In the face of a generation of mute princesses, vacuous models, and shallow celebrities, toy company GoldieBlox have designed a range of fun yet challenging toys aimed to engage little girls with the world of construction and inspire them to consider the male-dominated professions of engineering and computing.

Beastie Boys
A Sexist Beastie Boys Song Is Turned On Its Head.

In the ad we see three little girls growing tired of the pink princess play on TV and turn to creating an elaborate Rube Goldberg machine, as popularised by music videos from OK Go and The Bravery, using stereotypically female toys.

Feather boas, baby dolls, make-up sets, dolls houses and handbags are flipped, twisted and rolled over as we're taken on an inspired journey through the toys that "all look the same." The soundtrack is a clever flip of the Beastie Boys' sexist rap, 'Girls,' which has been re-written with lyrics sung by girls attacking the sexist culture of female product marketing.

Watch The GoldieBlox 'Girls' Advert:

Take a strut up and down the aisles of any toy shop, supermarket, or clothes store and watch a sea of pink suddenly change to boxes of blue with little noticeable crossover. The dolls, the princess costumes, the art gear and the toy kitchens have historically been marketed towards only the young female market whilst young boys are bombarded with guns, vehicles, building toys and castles.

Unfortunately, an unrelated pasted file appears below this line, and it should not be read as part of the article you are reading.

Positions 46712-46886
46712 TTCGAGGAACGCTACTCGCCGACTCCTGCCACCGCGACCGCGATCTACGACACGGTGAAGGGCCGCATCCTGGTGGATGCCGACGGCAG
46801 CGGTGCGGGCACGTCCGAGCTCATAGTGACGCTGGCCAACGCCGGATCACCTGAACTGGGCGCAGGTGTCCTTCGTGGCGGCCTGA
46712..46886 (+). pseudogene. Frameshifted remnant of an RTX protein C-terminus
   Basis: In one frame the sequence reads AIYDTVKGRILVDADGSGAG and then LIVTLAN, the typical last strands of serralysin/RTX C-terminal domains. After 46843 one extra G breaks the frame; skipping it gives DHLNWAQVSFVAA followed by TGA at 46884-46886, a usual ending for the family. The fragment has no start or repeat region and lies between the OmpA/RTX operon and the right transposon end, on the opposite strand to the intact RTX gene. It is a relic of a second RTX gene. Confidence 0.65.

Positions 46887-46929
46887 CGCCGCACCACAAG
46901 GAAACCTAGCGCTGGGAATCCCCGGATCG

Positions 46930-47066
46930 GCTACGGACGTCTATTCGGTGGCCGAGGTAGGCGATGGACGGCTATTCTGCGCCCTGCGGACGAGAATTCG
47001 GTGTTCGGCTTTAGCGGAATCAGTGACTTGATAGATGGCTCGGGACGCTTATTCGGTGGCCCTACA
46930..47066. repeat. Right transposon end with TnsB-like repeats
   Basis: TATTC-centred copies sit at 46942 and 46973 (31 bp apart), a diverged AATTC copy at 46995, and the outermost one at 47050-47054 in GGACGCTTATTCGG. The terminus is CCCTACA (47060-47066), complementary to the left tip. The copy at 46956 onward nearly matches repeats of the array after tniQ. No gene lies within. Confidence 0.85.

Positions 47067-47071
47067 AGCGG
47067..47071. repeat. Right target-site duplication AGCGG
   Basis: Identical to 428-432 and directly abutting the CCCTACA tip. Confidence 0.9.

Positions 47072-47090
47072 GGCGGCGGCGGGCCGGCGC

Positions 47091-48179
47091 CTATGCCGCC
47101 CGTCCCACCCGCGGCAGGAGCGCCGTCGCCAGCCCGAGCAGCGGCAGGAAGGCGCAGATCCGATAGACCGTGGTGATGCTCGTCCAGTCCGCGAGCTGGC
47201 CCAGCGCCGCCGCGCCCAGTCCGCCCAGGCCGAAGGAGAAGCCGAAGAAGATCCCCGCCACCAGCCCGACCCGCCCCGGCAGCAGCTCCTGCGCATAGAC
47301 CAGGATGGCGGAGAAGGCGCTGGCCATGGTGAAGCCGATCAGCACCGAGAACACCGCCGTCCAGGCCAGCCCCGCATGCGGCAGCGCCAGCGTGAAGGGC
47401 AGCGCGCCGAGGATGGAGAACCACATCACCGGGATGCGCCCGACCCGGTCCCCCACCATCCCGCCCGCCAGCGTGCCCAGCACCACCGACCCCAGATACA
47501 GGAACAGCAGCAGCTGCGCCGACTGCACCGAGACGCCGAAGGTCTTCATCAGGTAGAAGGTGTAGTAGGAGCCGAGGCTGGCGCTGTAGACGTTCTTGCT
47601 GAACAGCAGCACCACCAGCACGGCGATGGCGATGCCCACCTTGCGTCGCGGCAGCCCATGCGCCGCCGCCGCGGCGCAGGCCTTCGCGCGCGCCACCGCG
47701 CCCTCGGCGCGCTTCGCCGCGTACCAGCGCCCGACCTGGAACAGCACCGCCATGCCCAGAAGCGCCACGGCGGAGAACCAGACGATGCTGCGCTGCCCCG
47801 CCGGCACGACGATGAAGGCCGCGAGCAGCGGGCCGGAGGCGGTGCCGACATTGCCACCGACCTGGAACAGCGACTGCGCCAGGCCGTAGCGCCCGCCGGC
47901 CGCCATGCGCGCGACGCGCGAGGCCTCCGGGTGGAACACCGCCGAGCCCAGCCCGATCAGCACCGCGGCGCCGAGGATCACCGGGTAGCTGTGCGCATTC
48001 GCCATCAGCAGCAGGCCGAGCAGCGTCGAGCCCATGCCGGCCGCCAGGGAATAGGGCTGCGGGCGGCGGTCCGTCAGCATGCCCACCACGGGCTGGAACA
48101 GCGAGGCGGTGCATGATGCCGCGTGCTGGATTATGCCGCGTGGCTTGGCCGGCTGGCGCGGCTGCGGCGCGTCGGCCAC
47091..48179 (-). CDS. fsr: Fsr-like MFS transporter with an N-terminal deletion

"Girls you think you know what we want, girls! Pink and pretty it's girls! Just like the 50s its girls! [...] it's time for change, we deserve to see a range, 'cause all our toys look just the same," they sing as standard toys are mixed in with GoldieBlox's more problem solving-oriented designs.

Here's The Original Beastie Boys 'Girls':

US toy company Goldieblox was founded by Stanford engineer Debbie Sterling last year because "girls need more choices than the pink aisle has to offer," according to The Guardian. GoldieBlox's toys are by no means a perfect solution with its pretty, blonde cartoon inventor mascot "Goldie" plus all the pink packaging.

Nevertheless, it's a step in the right direction against an onslaught of marketing for all generations promoting looking good over being intelligent. What started as a Kickstarter campaign citing the statistics "11% of engineers are women and girls start losing interest in science as young as age 8" grew into a movement that nearly doubled its $150,000 fund raising goal with $285,881. In the words that GoldieBlox want plenty more girls to say, 'We have lift-off.'